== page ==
New guidance in recent years should improve planning process
There are reasons to be optimistic that planning will be better in the future
An Taisce heritage officer Ian Lumley: “Our legislation has hugely improved. But good planning requires leadership at city and county level.” Photograph: Matt Kavanagh
During the property bubble years the planning system, among so many other areas of public life, proved dysfunctional.
A trip through the Border counties, where half-built one-off houses and one-off estates litter the fields, is an illustration of how badly the system let the country down.
According to a number of people with expertise in the area, however, there are reasons to be optimistic that when Ireland’s construction sector resumes building, the planning system will perform better than it did in the noughties.
According to Ian Lumley, heritage officer with An Taisce, there has been a raft of new guidance issued over recent years by the Departments of the Environment and Transport that should make for improved planning once building resumes.
The 2010 Planning Act has also done much to improve matters, he says.
The objective is to have “orderly and sequential planning” and to restrain developer-led practices such as ribbon development and housing estates beyond the boundaries of cities and towns that are such a feature of the Irish landscape.
Bad planning is inefficient as it requires the construction of new infrastructure such as roads and sewers and water services, and makes for a more car-dependent population with all the expense and quality of life downsides with which that is associated.
“Our legislation has hugely improved,” says Lumley. “But good planning requires leadership at city and county level.”
The 2010 Act aims to create an “evidence-based” planning regime where local authority development plans have to be consistent with projections for population growth in the relevant region.
This is a return to the national special strategy-type thinking that the government turned its back on in 2003 when the then finance minister Charlie McCreevy announced decentralisation plans that flew in the face of the strategy.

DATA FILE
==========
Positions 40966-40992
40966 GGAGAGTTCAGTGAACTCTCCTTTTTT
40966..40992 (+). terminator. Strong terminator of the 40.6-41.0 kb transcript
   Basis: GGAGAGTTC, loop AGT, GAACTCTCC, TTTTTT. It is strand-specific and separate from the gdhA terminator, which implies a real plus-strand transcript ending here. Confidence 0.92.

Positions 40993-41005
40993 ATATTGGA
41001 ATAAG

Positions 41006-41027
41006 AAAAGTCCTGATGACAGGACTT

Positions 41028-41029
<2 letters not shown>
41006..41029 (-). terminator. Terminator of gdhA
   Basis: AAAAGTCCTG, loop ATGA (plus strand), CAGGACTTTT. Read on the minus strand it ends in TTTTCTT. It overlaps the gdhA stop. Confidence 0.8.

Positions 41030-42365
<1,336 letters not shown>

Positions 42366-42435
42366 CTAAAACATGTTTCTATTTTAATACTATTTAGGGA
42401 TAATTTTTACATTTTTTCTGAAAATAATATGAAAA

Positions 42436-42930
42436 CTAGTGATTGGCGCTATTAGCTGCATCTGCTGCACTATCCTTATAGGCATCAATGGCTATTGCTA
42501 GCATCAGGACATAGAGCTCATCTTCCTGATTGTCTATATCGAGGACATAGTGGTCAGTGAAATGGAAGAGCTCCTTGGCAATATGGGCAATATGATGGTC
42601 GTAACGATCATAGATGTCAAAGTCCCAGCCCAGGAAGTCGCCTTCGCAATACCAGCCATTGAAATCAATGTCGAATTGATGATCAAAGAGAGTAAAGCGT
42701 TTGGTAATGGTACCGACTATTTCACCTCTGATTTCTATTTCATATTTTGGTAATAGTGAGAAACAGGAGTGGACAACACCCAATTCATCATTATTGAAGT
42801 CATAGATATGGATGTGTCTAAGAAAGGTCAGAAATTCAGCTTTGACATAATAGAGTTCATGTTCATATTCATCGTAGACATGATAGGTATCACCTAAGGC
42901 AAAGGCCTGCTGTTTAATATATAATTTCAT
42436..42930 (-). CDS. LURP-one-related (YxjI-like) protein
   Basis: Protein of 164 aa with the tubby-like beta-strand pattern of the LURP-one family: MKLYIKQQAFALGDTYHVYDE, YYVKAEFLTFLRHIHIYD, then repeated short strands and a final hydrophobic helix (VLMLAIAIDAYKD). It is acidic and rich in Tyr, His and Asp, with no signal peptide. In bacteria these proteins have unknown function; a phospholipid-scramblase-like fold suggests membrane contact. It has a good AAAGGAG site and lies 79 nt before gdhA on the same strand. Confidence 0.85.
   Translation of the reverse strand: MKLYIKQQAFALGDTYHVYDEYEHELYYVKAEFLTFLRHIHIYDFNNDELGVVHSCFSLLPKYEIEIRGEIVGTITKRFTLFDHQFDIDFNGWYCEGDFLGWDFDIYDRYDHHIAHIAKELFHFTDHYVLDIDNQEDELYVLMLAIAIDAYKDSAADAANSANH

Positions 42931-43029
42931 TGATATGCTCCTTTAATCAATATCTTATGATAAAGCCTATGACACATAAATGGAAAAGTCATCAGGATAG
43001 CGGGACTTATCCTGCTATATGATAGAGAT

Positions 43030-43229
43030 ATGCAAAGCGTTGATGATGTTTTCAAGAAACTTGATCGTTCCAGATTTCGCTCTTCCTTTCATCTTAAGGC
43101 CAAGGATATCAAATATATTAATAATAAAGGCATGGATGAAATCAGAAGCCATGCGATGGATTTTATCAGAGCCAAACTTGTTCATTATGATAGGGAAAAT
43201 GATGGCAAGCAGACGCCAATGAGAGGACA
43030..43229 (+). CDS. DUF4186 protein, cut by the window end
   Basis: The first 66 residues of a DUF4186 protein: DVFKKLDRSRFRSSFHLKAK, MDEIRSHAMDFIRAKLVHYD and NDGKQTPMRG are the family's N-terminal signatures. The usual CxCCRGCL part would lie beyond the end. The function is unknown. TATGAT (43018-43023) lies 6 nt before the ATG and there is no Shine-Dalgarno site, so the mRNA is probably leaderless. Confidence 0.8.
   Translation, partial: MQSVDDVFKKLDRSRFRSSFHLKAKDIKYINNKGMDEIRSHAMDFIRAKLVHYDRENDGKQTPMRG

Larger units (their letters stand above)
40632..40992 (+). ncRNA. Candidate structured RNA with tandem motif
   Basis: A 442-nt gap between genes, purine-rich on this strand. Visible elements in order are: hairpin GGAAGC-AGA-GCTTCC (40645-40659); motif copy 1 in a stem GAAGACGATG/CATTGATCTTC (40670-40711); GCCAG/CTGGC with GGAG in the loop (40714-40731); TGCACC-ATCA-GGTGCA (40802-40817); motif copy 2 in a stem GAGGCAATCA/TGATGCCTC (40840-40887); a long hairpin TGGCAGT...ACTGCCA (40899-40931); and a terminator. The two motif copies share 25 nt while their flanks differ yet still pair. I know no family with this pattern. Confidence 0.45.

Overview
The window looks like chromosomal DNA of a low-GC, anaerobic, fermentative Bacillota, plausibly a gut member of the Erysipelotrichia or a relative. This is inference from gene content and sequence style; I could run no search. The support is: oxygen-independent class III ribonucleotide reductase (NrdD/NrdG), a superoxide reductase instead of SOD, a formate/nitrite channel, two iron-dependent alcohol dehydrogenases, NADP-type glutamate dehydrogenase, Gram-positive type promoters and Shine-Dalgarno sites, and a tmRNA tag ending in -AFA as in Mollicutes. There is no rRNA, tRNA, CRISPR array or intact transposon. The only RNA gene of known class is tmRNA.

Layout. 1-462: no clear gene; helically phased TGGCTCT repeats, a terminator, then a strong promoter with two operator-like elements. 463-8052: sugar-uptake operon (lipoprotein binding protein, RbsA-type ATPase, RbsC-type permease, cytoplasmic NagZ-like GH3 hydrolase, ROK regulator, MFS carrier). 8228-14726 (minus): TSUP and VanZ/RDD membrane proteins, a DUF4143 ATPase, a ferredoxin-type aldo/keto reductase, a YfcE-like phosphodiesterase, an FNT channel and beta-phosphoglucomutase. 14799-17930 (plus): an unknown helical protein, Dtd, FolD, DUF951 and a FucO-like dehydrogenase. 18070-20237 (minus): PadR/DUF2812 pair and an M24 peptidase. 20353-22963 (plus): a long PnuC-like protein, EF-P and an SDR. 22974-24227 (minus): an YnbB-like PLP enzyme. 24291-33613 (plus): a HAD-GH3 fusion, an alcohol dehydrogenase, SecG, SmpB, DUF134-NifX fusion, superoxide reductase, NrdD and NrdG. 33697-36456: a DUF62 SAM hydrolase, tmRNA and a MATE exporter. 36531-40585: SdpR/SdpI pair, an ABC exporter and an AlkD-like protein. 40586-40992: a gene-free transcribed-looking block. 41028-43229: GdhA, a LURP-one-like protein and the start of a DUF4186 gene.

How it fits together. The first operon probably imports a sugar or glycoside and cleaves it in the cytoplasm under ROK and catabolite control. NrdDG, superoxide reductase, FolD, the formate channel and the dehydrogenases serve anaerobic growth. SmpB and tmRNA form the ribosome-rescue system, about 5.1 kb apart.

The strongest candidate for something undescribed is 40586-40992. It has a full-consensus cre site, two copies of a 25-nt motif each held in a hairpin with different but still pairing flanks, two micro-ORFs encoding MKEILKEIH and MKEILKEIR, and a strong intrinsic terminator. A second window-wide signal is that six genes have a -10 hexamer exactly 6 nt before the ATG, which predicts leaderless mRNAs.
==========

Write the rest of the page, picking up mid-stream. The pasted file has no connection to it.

Likewise, the as-yet-uncommenced section 140 of the 2014 Local Government Reform Act will end the practice whereby councillors can direct their council management to grant or refuse planning permission for certain developments.
The Government is looking at the creation of an independent planning authority which would have a role in issuing directions to local authorities deemed to have made decisions not in keeping with the new evidence-based planning regime.
“There has never been so much guidance,” says Sean O’Leary of the Irish Planning Institute.
Likewise, Berna Grist, of the UCD school of geography, planning and environmental policy believes progress has been made.
“I think a lot has been done to strengthen the planning acts.
“However, it is disappointing that the Minister [for the Environment] had to issue directions to a number of planning authorities since 2012.”
This was done on the grounds that the content of their development plans failed to comply with the legislation, in most cases because of inappropriate zoning.
It confirms, she says, as stated in the planning tribunal’s report, that the gaps in transparency and accountability at local level have been reduced but not eliminated.
“We saw from the Celtic Tiger legacy of unfinished and remotely-located housing estates that bad planning is not victimless, and further legislative provisions for supervision may well be necessary,” she says.
Lumley warns that there are still a lot of extant planning permissions from “the bad old days”, and that efforts to build on distant greenfield sites persist despite the existence of large and myriad brownfield sites, the development of which would be more in keeping with stated policy.
Dr Brendan Williams, of the Urban Institute Ireland at UCD, says there are approximately 300 derelict sites in city centre Dublin, half or more of which remained derelict right through the boom.
Many of these make no financial contribution to the city as they are free from residential property tax and rates.
Lumley is supportive of a levy that would push the owners of these properties to make use of them or sell them rather than leaving them derelict, to the detriment of the rest of the city. But he cautions that “there seems to be strong opposition to the idea”.
So have we changed our spots? We shall see.